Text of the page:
For Aaron Goldsmith, the Mariners’ 29-year-old rookie broadcaster, today is a big day — his first major-league broadcast after six years in the minors and independent leagues. Goldsmith will join partner Rick Rizzs to call the Mariners’ Cactus League opener against the Padres from Peoria, Ariz. It will air at 12:05 Pacific Time on 710 ESPN.
But Goldsmith is trying not to make too much of a game that is, after all, just an exhibition, and the first of about 200 he and Rizzs will work this year.
“It’s definitely both nerves and excitement,” Goldsmith said this morning. “This is uncharted waters for myself, but as I keep telling myself, as Rick keeps telling me, it’s just another baseball game, strange as that sounds. It’s not the home opener, it’s not even opening day. It’s spring training. If I can just keep it simple, keep it basic, have a smile, have fun with it, it’s going to turn out fine.”
That said, Goldsmith is well aware that many fans will tune in just to hear what the new guys sounds like. Goldsmith will be doing the play-by-play for the third, sixth and seventh innings, and offering color in the other innings called by Rizzs.
“It’s one of those things, at least in the minor leagues, if you ever think about how many people are listening, you’ll get incredibly depressed,” he said. “You can probably count them on two hands. I knew my mother was listening, my wife, and that’s about it. So I’ve never gotten caught up in, boy, I wonder how many people are listening today. If I let that affect how I was going to prepare, or how I was going to perform, I would not do a very good job in relation.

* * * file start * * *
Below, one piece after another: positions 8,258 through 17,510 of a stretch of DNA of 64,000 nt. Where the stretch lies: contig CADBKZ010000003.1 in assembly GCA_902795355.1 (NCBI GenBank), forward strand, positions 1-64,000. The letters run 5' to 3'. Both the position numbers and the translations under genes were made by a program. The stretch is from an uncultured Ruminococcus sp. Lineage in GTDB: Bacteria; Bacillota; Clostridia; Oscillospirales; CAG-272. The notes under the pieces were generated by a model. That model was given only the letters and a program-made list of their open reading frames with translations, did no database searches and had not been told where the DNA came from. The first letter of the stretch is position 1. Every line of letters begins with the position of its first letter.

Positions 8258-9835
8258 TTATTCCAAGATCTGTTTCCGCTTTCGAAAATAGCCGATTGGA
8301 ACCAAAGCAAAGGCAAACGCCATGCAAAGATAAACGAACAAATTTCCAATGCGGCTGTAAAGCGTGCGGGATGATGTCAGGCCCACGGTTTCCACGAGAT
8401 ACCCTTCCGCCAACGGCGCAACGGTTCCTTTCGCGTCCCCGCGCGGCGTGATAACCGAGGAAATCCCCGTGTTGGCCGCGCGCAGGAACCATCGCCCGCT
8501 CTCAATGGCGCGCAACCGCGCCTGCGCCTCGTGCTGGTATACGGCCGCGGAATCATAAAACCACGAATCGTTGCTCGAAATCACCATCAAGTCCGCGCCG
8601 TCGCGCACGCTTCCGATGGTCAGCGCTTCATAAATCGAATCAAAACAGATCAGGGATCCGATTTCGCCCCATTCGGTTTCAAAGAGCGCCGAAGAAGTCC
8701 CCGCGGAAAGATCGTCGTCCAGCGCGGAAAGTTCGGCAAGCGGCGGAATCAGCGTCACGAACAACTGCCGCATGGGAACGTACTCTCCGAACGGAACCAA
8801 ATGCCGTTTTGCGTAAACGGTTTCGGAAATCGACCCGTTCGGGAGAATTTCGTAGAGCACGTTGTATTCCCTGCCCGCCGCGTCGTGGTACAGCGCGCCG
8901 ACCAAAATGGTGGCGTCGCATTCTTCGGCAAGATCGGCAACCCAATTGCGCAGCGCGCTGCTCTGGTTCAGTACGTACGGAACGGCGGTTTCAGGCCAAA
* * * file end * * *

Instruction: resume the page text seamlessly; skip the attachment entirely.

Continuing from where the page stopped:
“There’s no doubt there’s going to me more listeners. But I think once the broadcast gets going, and you’re a couple pitches into it, you really do just feel like it’s you talking to a buddy, and people are just listening in. They’re eavesdropping on a conversation. You get so used to it in this profession, you don’t even think about how many, or how little, are going to be listening.”
Rizzs and Goldsmith have been inseparable since arriving in Arizona, watching workouts together and just hanging out, building the rapport necessary for a broadcast team. Rizzs has taken pains to mentor Goldsmith and try to help him feel at ease. He said that Dave Niehaus did the same for him back in 1983, when he similarly was hired out of the minor leagues at age 29.
“I feel it’s something that’s very necessary, and an obligation, because that’s what Dave Niehaus did to me, 31 years ago,” Rizzs said. “I was so nervous that first broadcast, and I’ll never forget what he said: ‘Rick, just be yourself. It’s baseball.’ I can still hear Dave saying that. I’ve told Aaron the same thing the last three or four days: It’s just baseball, relax, be yourself. Don’t be afraid to come in and interject anything you want.
“Dave did that for me a long time ago, and now I need to do that for him. He’s here now, he’s outstanding, and I just want to make him comfortable so he can do his job.”
Does Goldsmith feel like he’s ready?
“I’ve done a lot of preparation, and I haven’t done enough,” he said with a laugh. “There aren’t enough hours in the day for me to get caught up on this team like I’d want to, or any broadcaster in my shoes would want to. My goal was to have a solid understanding of the story lines, the individual players, by this time. And I feel like I have that. I’m going to have 30-some games to get more in-depth. That’s the challenge and the fun part, but I’m so grateful I have spring training to do that. Because there’s always going to be a ton of homework, but for the new guy coming in there’s more.”
Goldsmith added that he’s going to “go slow. There’s no reason for me to kick open any doors in game 1 out of almost 200 if you include spring training, and try to blow anyone’s socks off. I’m just going to augment Rick as best I can and have a great time doing it.”